EVERGREEN, Colo. (KDVR) — Bears are fattening up for winter by eating up to 20,000 calories each day right now.
Colorado Parks and Wildlife says bears have entered hyperphagia — the process when bears eat and drink nearly nonstop as they fatten up for hibernation.
One of those bears is living in Evergreen. Earlier this week around 10:45 p.m. a giant bear set off a Ring camera not far from Evergreen Lake.
You can watch the full video in the media player above.
“Bears have been active this year in a big way. Lucky for us he decided not to come in the house to say hello,” Todd Mitchem said.
Mitchem said that he almost took his dog outside without checking.
How to bearproof your home
Bear-proofing your home is not only important to your safety but also important for protecting bears.
“Simple changes in human behavior can reap big benefits. If people keep their trash and other potential food items, like birdseed and dog food, off-limits to bears, not only will they protect their homes and property from bear damage, but they’ll also protect bears,” National Wildlife Research Center wildlife biologist Dr. Stewart Breck said.
- Keep garbage in a well-secured location.
- Only put out garbage on the morning of pickup.
- Clean garbage cans regularly to keep them free of food odors: ammonia is effective.
- Use a bear-resistant trash can or dumpster.
- Don’t leave pet food or stock feed outside.
- Bird feeders are a major source of bear/human conflicts. Attract birds naturally with flowers and water baths
- Do not hang bird feeders from April 15 to Nov. 15.
- Do not attract other wildlife by feeding them, such as deer, turkeys or small mammals.
- Don’t allow bears to become comfortable around your house. If you see one, yell at it, throw things at it, make noise to scare it off.
- Secure compost piles. Bears are attracted to the scent of rotting food.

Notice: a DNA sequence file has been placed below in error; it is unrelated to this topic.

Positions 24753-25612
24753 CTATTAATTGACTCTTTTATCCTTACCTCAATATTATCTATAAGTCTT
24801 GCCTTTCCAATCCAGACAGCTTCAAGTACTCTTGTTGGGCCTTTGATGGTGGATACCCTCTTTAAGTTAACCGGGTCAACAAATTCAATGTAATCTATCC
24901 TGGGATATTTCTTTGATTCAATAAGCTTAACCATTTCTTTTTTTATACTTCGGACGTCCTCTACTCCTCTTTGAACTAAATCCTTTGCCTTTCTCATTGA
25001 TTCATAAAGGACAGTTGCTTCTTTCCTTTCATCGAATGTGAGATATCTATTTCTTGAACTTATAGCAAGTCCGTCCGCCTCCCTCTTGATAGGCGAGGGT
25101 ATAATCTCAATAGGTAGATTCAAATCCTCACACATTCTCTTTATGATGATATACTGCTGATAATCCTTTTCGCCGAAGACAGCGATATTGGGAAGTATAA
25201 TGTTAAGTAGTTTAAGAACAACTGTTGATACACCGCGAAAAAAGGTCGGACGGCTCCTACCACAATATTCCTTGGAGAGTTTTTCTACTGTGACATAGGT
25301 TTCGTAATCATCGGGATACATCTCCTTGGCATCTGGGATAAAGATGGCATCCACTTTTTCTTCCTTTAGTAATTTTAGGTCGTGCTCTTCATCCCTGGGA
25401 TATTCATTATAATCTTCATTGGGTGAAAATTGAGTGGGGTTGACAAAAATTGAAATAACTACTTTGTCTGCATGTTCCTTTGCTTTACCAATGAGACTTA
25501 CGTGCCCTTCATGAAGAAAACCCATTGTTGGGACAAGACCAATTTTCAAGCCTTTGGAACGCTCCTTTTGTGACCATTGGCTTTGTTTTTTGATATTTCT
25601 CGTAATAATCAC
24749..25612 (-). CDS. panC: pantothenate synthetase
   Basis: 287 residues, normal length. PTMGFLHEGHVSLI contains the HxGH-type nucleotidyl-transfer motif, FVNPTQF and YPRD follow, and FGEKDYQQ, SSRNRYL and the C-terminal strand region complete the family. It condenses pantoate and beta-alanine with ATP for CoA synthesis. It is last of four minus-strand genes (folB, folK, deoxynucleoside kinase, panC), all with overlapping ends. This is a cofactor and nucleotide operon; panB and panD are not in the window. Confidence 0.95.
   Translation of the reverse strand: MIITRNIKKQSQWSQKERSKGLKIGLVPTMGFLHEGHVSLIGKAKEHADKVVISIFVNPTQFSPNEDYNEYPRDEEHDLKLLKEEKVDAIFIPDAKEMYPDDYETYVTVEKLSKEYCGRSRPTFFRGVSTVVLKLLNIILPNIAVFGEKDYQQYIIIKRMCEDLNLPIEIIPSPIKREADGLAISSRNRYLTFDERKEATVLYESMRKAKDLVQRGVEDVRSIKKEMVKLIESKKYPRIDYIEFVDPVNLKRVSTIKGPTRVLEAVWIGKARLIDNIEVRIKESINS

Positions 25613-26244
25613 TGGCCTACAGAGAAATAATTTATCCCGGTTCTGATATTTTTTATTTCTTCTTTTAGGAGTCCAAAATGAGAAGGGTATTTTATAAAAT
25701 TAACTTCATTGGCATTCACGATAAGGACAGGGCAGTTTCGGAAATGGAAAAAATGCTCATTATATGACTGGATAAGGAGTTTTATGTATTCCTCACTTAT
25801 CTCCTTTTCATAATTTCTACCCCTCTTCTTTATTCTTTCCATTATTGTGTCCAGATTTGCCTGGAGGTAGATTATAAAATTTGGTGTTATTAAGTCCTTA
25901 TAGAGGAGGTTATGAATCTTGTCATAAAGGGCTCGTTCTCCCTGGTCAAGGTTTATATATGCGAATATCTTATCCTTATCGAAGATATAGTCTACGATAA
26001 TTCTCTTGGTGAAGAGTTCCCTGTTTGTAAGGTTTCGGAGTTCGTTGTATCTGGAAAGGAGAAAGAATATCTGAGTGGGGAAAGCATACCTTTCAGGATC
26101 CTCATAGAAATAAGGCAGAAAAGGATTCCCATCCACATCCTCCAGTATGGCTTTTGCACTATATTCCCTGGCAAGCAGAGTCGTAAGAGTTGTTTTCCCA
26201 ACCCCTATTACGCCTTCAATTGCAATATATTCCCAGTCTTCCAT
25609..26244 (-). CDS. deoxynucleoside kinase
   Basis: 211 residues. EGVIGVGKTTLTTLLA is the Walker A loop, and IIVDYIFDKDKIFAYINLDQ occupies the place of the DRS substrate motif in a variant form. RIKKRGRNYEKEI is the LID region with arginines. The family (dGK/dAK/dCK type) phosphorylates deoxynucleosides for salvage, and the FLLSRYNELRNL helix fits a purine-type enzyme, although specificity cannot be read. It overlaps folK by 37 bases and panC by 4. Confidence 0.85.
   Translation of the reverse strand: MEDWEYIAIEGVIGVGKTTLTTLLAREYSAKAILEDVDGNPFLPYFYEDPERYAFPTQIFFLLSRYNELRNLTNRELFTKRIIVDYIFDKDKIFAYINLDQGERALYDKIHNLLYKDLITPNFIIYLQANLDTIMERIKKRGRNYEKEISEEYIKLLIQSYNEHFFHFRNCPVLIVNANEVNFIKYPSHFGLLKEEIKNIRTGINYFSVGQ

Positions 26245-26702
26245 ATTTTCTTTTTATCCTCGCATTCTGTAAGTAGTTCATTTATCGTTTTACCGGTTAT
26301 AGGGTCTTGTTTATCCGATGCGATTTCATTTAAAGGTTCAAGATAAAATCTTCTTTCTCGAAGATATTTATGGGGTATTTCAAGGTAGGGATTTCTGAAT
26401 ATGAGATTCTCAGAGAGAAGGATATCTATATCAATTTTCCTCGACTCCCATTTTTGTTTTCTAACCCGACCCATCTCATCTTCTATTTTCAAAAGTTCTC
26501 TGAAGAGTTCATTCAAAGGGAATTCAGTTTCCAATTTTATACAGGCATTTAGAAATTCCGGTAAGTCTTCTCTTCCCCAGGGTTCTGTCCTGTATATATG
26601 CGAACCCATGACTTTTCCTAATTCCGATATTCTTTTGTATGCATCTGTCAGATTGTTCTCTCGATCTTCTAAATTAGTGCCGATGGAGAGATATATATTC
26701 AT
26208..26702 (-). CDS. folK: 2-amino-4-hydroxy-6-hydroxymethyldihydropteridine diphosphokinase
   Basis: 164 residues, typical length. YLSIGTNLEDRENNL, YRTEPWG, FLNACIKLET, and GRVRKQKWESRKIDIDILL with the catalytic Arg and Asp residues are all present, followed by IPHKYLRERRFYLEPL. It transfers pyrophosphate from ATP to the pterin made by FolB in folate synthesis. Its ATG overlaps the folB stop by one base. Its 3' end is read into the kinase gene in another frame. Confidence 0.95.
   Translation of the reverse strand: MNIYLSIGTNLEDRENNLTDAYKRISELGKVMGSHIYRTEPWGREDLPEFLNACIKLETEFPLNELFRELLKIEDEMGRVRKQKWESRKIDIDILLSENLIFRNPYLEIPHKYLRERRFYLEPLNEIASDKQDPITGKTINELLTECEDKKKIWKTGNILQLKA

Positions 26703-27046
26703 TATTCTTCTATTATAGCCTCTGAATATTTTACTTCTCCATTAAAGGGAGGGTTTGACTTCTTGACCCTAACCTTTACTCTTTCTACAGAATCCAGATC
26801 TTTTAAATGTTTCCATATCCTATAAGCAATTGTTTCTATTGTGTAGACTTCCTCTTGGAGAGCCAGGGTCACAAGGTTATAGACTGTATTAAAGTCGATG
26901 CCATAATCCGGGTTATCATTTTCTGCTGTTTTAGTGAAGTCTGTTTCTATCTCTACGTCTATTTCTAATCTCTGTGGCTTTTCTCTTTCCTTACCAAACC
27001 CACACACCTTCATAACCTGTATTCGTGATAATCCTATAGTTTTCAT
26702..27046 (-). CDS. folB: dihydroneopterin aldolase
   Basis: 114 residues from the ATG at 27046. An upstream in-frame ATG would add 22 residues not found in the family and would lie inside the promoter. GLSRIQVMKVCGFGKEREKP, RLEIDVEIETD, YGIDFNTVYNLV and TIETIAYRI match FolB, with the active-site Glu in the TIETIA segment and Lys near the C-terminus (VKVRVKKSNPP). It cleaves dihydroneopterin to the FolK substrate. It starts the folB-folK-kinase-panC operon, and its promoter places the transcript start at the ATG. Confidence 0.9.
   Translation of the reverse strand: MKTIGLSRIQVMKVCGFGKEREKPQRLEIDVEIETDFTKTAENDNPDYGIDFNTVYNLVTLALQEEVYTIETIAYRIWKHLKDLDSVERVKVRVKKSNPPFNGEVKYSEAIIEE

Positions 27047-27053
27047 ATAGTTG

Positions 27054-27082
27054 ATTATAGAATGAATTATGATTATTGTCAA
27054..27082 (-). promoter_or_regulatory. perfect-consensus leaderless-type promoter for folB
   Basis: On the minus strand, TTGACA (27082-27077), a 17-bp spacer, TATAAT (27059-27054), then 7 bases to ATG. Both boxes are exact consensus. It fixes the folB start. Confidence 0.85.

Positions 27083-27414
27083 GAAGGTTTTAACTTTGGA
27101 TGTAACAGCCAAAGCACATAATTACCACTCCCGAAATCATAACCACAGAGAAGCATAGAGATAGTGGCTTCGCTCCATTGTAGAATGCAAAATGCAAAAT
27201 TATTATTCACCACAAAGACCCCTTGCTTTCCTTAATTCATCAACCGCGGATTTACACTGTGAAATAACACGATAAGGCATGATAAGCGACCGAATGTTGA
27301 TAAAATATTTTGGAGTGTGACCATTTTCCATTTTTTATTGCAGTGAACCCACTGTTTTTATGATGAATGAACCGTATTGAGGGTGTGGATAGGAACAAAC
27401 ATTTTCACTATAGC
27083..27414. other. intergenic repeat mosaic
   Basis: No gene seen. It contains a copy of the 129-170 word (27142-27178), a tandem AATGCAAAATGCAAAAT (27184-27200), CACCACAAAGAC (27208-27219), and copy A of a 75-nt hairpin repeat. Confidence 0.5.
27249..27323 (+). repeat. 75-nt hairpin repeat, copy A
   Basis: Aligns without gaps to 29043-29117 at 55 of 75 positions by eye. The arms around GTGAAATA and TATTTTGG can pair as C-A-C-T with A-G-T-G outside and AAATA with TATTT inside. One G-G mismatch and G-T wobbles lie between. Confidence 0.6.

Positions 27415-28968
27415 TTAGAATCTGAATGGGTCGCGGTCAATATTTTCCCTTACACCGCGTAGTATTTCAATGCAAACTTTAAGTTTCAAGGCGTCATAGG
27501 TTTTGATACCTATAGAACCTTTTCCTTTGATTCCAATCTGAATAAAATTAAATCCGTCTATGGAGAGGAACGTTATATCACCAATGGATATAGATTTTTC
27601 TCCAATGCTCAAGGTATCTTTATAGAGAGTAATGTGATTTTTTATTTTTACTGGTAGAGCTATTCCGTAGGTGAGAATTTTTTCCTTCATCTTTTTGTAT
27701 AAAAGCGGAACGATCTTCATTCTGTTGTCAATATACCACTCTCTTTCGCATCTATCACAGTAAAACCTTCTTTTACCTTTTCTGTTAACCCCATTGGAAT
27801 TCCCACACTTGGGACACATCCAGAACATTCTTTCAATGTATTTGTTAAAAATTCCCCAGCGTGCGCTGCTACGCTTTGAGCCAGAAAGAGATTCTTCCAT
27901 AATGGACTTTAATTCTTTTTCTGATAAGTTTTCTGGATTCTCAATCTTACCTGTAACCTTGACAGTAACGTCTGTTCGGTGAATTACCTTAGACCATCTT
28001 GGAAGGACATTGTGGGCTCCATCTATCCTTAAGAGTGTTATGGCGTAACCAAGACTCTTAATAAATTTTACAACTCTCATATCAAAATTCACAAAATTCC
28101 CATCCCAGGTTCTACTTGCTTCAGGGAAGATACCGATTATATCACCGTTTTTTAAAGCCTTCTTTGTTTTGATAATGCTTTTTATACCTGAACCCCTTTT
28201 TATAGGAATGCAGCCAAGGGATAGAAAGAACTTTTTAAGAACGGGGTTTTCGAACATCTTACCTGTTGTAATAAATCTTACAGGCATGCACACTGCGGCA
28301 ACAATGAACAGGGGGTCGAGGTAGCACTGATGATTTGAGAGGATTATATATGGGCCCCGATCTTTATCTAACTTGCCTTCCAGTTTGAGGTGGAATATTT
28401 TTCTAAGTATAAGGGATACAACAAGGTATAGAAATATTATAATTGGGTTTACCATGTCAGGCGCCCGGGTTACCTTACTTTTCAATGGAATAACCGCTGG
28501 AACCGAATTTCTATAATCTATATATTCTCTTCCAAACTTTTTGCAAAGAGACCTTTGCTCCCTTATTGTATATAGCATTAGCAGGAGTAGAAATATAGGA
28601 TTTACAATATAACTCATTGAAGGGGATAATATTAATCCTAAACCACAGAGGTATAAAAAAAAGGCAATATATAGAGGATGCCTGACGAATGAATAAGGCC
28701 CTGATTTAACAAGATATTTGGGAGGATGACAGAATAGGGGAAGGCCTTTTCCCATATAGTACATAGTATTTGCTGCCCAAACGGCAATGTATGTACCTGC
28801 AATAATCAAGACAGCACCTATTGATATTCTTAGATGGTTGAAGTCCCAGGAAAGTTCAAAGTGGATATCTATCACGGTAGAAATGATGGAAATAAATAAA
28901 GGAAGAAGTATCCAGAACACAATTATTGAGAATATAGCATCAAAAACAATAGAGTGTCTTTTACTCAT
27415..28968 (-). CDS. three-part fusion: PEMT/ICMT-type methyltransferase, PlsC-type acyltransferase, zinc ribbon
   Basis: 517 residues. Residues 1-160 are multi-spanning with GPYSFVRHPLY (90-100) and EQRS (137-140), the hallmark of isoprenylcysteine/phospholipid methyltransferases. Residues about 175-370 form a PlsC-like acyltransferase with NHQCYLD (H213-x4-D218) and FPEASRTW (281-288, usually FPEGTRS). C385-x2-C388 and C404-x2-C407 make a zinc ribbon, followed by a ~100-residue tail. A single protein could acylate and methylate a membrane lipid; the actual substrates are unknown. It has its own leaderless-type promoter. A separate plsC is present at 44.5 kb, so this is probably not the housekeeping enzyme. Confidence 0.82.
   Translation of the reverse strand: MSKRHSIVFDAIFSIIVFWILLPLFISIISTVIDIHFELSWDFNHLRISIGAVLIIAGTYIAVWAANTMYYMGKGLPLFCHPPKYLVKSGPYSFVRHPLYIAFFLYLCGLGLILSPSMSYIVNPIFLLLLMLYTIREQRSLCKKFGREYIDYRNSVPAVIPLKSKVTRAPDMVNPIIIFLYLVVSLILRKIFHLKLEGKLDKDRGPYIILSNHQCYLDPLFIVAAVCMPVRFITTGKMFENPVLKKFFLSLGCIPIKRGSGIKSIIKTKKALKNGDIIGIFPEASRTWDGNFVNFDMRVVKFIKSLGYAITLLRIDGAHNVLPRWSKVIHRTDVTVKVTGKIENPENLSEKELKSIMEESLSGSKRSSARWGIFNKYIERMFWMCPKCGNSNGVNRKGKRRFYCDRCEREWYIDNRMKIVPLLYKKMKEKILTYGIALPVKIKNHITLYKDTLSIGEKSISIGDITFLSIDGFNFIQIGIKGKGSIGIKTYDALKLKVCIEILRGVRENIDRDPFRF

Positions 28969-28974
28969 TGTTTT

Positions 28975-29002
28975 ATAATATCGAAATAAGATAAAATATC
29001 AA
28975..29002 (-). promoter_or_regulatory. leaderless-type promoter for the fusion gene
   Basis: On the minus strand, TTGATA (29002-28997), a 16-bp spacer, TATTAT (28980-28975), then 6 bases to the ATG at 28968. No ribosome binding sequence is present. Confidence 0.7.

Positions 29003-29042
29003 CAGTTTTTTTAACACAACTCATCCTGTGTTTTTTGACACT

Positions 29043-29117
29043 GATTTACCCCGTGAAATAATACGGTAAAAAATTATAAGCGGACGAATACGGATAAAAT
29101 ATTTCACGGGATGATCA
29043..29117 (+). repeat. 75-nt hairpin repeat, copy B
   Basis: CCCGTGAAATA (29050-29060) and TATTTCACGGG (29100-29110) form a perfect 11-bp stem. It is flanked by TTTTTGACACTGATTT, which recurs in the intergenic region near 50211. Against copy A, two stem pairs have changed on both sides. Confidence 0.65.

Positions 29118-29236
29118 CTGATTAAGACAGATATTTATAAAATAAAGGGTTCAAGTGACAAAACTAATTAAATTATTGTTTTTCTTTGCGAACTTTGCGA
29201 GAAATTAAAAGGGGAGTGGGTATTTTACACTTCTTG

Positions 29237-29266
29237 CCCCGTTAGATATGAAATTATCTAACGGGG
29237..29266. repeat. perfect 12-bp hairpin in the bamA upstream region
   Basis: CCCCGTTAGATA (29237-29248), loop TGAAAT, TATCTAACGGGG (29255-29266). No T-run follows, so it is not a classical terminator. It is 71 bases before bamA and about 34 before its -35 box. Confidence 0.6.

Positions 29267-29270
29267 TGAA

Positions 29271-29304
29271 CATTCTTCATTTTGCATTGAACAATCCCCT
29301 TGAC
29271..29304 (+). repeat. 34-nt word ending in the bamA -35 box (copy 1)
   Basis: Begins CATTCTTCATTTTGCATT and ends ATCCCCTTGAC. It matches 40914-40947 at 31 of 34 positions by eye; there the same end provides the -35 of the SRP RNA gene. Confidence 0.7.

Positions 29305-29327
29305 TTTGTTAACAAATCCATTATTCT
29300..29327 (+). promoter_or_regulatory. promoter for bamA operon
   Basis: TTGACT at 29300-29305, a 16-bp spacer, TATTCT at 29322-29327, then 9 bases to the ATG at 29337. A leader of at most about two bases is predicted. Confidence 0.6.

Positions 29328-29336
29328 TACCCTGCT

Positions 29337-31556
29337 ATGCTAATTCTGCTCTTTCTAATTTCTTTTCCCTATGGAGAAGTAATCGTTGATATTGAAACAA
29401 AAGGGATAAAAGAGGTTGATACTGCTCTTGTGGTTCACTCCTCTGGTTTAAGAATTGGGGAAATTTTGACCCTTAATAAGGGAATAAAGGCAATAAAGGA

- Clean the grill after each use.
- Clean up thoroughly after picnics in the yard or on the deck.
- If you have fruit trees, don’t allow the fruit to rot on the ground.
- If you keep small livestock, keep animals in a fully covered enclosure. Construct electric fencing if possible.
- Don’t store livestock food outside, keep enclosures clean to minimize odors, and hang rags soaked in ammonia and/or Pine-Sol around the enclosure.
- If you have beehives, install electric fencing where allowed.
- Talk to your neighbors and kids about being bear-aware.
- Keep garage doors closed.
How to bearproof your vehicles and campsites
Here are some tips from CPW to keep your vehicles and campsites secure from bears:
- Lock your doors when you’re away from home and at night.
- Keep the bottom floor windows of your house closed when you’re not at home.
- Do not keep food in your vehicle; roll up windows and lock the doors of your vehicles.
- When car-camping, secure all food and coolers in a locked vehicle.
- Keep a clean camp, whether you’re in a campground or in the backcountry.
- When camping in the backcountry, hang food 100 feet or more from the campsite; don’t bring any food into your tent.
- Cook food well away from your tent; wash dishes thoroughly.
CPW said it got 3,701 reports of sightings and conflicts with bears in 2021, which they said was a 28% decrease from the average number of reports over the previous two years in the state.